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Corot-9b: New planet Corot 9b discovered in Milky Way

A planet discovered 1,500 light years from Earth is remarkably similar to those in our own solar system, according to astronomers.

The Jupiter-size world, called Corot-9b, is orbiting a distant star in our Milky Way every 95 days, reports dailymail.co.uk.

Scientists believe it could become a 'Rosetta stone' by helping them to understand other 'exoplanets' elsewhere in the galaxy.

"Corot-9b is the first exoplanet that really does resemble planets in our solar system. It has the size of Jupiter and an orbit similar to that of Mercury," said Hans Deeg, one of the scientists from the Institute of Astrophysics.

The planet was detected by the CoRoT space telescope operated by the French space agency, CNES.

Its Sun-like parent star, Corot-9, is in the constellation of Serpens, the Snake.

More than 400 exoplanets have been discovered to date, but most are so-called 'hot Jupiters' - gas giants that hug their parent stars in close orbits and have surface temperatures of 1,000 C or more.

These are the easiest planets to find using the common method of measuring the "wobble" their gravity gives their parent stars.

About 70 exoplanets have been found using a different method which relies on the planet passing in front of its star, or "transiting". The planet reveals itself by blotting out some of the star's light causing it to dim.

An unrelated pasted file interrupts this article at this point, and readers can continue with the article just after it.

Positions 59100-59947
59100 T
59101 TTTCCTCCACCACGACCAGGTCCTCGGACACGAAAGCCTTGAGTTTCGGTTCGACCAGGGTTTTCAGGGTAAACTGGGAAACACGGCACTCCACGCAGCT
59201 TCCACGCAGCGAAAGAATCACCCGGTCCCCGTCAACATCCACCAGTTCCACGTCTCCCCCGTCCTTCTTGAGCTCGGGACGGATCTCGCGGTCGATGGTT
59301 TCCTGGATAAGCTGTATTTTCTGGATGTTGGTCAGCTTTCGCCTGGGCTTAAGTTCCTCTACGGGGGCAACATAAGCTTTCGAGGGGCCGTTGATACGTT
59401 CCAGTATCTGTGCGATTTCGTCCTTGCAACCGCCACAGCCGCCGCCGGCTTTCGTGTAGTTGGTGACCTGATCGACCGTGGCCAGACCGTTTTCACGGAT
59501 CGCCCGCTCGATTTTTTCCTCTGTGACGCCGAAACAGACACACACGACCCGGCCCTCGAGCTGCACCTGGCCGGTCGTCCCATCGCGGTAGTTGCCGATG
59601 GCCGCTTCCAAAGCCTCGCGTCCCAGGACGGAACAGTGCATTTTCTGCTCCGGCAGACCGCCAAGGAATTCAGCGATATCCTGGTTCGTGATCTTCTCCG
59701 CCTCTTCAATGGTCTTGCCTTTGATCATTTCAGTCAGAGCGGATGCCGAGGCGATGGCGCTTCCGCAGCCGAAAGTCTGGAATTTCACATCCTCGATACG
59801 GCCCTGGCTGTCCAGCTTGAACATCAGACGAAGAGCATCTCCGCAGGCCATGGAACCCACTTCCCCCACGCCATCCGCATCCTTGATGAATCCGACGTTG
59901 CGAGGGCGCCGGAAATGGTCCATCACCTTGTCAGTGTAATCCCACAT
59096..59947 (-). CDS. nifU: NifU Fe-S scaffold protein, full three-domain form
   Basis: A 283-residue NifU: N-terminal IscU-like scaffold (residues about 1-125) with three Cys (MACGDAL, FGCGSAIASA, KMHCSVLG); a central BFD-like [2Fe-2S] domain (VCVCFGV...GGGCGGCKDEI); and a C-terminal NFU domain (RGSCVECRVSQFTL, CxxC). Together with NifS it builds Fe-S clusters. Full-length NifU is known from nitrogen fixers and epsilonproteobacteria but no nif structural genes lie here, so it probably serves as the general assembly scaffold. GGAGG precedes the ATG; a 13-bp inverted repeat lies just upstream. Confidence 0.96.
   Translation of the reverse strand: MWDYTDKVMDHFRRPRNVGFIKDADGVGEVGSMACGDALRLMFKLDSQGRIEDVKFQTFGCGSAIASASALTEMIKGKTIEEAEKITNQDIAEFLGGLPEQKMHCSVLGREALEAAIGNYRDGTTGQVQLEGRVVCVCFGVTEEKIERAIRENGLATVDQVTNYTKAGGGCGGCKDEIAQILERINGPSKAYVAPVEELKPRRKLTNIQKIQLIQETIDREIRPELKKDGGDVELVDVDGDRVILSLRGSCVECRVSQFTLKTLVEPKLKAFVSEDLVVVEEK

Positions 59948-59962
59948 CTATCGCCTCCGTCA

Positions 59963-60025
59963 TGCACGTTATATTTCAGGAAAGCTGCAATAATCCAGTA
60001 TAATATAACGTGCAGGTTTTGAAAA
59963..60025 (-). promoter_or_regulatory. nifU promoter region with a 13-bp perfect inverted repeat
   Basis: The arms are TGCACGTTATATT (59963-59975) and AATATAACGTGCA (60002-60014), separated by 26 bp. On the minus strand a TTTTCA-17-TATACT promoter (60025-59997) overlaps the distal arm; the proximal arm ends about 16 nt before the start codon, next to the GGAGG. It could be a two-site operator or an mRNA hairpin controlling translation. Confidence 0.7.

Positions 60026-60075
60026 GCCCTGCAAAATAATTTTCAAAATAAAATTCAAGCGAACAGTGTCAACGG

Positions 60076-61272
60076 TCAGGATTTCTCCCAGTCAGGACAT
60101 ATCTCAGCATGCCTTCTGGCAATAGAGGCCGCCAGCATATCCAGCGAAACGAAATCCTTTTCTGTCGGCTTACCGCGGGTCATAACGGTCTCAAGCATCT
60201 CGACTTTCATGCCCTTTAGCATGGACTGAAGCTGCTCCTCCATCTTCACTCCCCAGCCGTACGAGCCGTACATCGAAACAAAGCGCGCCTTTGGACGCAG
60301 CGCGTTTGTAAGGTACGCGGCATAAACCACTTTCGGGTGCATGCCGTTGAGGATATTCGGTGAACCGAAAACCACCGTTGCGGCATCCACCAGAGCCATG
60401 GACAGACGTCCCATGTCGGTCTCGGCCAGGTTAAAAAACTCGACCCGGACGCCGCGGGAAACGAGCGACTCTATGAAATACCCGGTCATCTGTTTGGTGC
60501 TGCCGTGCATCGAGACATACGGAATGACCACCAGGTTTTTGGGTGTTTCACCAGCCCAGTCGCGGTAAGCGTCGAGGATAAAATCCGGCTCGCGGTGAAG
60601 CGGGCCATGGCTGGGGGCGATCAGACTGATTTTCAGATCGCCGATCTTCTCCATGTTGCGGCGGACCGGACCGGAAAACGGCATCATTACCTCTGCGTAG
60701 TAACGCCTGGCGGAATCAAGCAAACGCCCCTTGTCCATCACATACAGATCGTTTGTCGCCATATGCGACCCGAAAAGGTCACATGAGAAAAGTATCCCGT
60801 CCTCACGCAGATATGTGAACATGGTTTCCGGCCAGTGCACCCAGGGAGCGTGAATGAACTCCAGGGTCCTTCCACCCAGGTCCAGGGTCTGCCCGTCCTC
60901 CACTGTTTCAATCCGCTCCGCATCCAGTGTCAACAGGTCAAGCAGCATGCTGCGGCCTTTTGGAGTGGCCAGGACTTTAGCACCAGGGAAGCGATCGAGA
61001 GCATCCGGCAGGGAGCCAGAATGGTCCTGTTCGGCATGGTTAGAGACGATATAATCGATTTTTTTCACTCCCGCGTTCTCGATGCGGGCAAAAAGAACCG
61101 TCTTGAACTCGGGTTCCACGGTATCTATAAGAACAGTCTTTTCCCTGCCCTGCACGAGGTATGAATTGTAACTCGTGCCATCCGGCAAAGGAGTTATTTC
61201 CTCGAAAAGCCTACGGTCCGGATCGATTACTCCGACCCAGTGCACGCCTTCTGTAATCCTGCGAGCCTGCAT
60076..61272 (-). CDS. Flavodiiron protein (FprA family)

Corot-9b was identified by the transit method. The planet took eight hours to pass in front of its star, which provided astronomers with a lot of information.

The planet turned out to be unusual because it was not a "hot" Jupiter. Depending on the extent of reflective clouds in its atmosphere, it has a surface temperature of between minus 20 and 160C.

Didier Queloz, from the University of Geneva in Switzerland and co-author of the research published today in the journal Nature, said: "Our analysis has provided more information on Corot-9b than for other exoplanets of the same type."

"It may open up a new field of research to understand the atmospheres of moderate and low-temperature planets, and in particular a completely new window in our understanding of low-temperature chemistry," he added.

Claire Moutou, from the Astrophysical Laboratory of Marseille, France, another member of the 60-strong international team, said: "It is bound to become a Rosetta stone in exoplanet research."

The planet was spotted by CoRoT in 2008. Land-based astronomers manning the 3.6 metre European Southern Observatory at La Silla, Chile, followed up the discovery by looking in detail at the star system.

Using an instrument called HARP which measures light wavelengths they confirmed that Corot-9b was an exoplanet about 80 per cent as massive as Jupiter.

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